Johannesburg - Government's plan to re-train workers whose jobs are under threat is not working in its current format, Minister of Economic Development Ebrahim Patel declared on Thursday.
The training layoff scheme was supposed to offer an alternative to retrenchments.
Under the scheme, the government would pay half a worker's basic pay, up to R6 239 a month, for companies to train affected employees. This would only be for workers earning less than R180 000 a year.
Only about 7 000 workers have so far been involved, most of them through setas and a minority through the Commission for Conciliation, Mediation and Arbitration (CCMA).
The scheme was developed very hastily without being formally codified in regulations, Patel explained at the annual indaba of CCMA commissioners.
But many lessons have been learnt in the initial phase and a significantly larger plan is on the way next year.
Patel acknowledged that employers and employees were dissatisfied with the scheme in its current format. The Department of Labour will announce the new plan shortly.
The current budget for this is R2.9bn, R500m of which is supplied by setas and the remainder by the National Skills Fund.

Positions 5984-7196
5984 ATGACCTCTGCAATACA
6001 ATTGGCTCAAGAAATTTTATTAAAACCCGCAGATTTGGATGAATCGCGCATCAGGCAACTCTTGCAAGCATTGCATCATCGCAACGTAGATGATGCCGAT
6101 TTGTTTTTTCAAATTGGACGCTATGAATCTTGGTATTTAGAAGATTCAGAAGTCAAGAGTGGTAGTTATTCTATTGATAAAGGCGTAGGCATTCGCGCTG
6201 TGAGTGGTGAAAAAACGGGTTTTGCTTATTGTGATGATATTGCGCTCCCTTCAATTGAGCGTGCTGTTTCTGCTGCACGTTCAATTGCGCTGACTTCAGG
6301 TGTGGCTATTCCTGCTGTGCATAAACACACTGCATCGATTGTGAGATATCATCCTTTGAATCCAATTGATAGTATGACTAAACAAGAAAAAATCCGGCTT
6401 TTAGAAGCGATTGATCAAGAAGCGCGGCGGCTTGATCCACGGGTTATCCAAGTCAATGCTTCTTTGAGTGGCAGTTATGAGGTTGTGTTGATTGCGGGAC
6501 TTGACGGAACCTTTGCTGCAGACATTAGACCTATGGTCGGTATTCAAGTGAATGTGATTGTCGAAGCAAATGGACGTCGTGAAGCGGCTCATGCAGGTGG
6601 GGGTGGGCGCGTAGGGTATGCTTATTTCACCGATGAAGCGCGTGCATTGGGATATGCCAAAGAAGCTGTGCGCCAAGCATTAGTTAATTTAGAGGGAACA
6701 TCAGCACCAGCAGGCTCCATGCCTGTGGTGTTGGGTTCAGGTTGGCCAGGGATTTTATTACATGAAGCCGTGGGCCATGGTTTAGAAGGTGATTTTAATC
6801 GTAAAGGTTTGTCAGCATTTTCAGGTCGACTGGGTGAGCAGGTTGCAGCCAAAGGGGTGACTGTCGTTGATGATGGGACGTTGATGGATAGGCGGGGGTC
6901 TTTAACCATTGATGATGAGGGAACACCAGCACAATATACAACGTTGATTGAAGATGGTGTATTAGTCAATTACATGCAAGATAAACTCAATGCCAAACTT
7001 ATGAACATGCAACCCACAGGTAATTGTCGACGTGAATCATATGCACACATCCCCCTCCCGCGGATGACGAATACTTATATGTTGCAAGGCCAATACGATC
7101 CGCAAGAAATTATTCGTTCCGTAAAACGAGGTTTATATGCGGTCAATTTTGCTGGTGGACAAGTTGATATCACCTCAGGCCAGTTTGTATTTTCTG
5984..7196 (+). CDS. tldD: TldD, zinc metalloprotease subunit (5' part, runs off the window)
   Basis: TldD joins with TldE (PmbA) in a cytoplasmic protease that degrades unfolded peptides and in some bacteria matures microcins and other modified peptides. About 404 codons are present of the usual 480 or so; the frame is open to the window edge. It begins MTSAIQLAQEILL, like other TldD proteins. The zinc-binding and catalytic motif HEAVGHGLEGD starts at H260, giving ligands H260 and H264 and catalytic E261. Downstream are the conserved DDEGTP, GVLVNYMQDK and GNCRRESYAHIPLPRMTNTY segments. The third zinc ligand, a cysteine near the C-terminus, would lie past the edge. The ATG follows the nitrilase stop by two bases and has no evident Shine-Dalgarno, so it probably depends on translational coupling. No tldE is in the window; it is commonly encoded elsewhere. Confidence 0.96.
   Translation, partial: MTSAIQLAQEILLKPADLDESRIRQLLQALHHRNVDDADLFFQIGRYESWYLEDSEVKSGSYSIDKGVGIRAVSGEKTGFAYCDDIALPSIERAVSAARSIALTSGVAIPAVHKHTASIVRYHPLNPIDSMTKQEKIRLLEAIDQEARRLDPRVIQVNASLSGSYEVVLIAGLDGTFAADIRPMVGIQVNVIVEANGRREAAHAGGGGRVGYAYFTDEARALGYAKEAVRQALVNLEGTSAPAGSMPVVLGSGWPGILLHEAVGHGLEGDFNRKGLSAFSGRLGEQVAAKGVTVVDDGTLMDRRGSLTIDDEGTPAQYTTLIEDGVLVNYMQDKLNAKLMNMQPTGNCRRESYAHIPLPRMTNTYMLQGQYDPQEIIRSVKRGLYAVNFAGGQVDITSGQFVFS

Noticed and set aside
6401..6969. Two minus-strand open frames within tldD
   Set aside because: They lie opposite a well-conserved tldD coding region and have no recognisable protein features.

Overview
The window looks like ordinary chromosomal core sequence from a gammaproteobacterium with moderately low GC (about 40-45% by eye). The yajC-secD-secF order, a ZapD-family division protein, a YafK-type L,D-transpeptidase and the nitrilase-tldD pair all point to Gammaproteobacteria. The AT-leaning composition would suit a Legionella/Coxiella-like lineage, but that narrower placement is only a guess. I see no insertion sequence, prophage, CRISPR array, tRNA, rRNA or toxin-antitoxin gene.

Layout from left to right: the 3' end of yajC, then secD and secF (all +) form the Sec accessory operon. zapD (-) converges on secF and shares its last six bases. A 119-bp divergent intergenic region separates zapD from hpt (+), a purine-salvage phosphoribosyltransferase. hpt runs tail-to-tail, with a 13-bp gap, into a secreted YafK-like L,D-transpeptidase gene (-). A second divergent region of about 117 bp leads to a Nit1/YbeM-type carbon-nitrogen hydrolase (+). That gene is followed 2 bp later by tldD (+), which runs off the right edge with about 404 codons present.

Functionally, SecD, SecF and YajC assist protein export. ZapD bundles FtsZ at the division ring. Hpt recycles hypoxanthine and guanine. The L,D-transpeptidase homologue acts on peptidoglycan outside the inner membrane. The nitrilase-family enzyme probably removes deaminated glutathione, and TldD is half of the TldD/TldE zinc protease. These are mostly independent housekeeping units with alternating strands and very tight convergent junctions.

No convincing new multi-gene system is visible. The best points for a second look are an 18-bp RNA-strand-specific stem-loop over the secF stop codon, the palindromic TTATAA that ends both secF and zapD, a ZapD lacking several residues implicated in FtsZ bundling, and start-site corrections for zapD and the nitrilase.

Patel believes that the speed at which this money is spent in 2010 will be an indication of the department's success.
Participation must increase significantly. Patel hopes the recession will turn out to be many factory workers' first experience with a computer.
The CCMA commissioners mediate in large retrenchments where unions and employers have to negotiate on less rigorous measures and alternatives to losing jobs.
According to CCMA director Nerine Kahn, workers do not believe that they will get a new job after the training period, while employers have no confidence in those providing training.
The CCMA is under enormous pressure, says Kahn.
Halfway through its financial year, which ends in March, the CCMA had already received 150 000 cases - more than the budgeted 136 000 for the whole year. These were mostly retrenchments.
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